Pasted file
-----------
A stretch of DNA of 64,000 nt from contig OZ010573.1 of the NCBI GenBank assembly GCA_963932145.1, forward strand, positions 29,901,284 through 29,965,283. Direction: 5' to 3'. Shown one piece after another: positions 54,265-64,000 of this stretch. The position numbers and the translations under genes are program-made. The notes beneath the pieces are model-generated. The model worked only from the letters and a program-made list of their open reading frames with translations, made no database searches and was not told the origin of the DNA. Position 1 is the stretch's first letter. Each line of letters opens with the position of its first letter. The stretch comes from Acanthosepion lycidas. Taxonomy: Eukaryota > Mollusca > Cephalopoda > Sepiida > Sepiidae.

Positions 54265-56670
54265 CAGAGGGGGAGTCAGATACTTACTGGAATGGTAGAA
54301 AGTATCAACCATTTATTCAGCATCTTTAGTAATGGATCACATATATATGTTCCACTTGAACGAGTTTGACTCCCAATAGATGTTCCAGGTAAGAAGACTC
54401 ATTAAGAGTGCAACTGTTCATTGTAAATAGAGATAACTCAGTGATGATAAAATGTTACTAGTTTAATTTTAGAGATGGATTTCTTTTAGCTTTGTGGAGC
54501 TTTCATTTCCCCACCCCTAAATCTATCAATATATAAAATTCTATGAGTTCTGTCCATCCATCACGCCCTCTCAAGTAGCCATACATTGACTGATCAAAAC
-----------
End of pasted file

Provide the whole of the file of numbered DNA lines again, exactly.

A stretch of DNA of 64,000 nt from contig OZ010573.1 of the NCBI GenBank assembly GCA_963932145.1, forward strand, positions 29,901,284 through 29,965,283. Direction: 5' to 3'. Shown one piece after another: positions 54,265-64,000 of this stretch. The position numbers and the translations under genes are program-made. The notes beneath the pieces are model-generated. The model worked only from the letters and a program-made list of their open reading frames with translations, made no database searches and was not told the origin of the DNA. Position 1 is the stretch's first letter. Each line of letters opens with the position of its first letter. The stretch comes from Acanthosepion lycidas. Taxonomy: Eukaryota > Mollusca > Cephalopoda > Sepiida > Sepiidae.

Positions 54265-56670
54265 CAGAGGGGGAGTCAGATACTTACTGGAATGGTAGAA
54301 AGTATCAACCATTTATTCAGCATCTTTAGTAATGGATCACATATATATGTTCCACTTGAACGAGTTTGACTCCCAATAGATGTTCCAGGTAAGAAGACTC
54401 ATTAAGAGTGCAACTGTTCATTGTAAATAGAGATAACTCAGTGATGATAAAATGTTACTAGTTTAATTTTAGAGATGGATTTCTTTTAGCTTTGTGGAGC
54501 TTTCATTTCCCCACCCCTAAATCTATCAATATATAAAATTCTATGAGTTCTGTCCATCCATCACGCCCTCTCAAGTAGCCATACATTGACTGATCAAAAC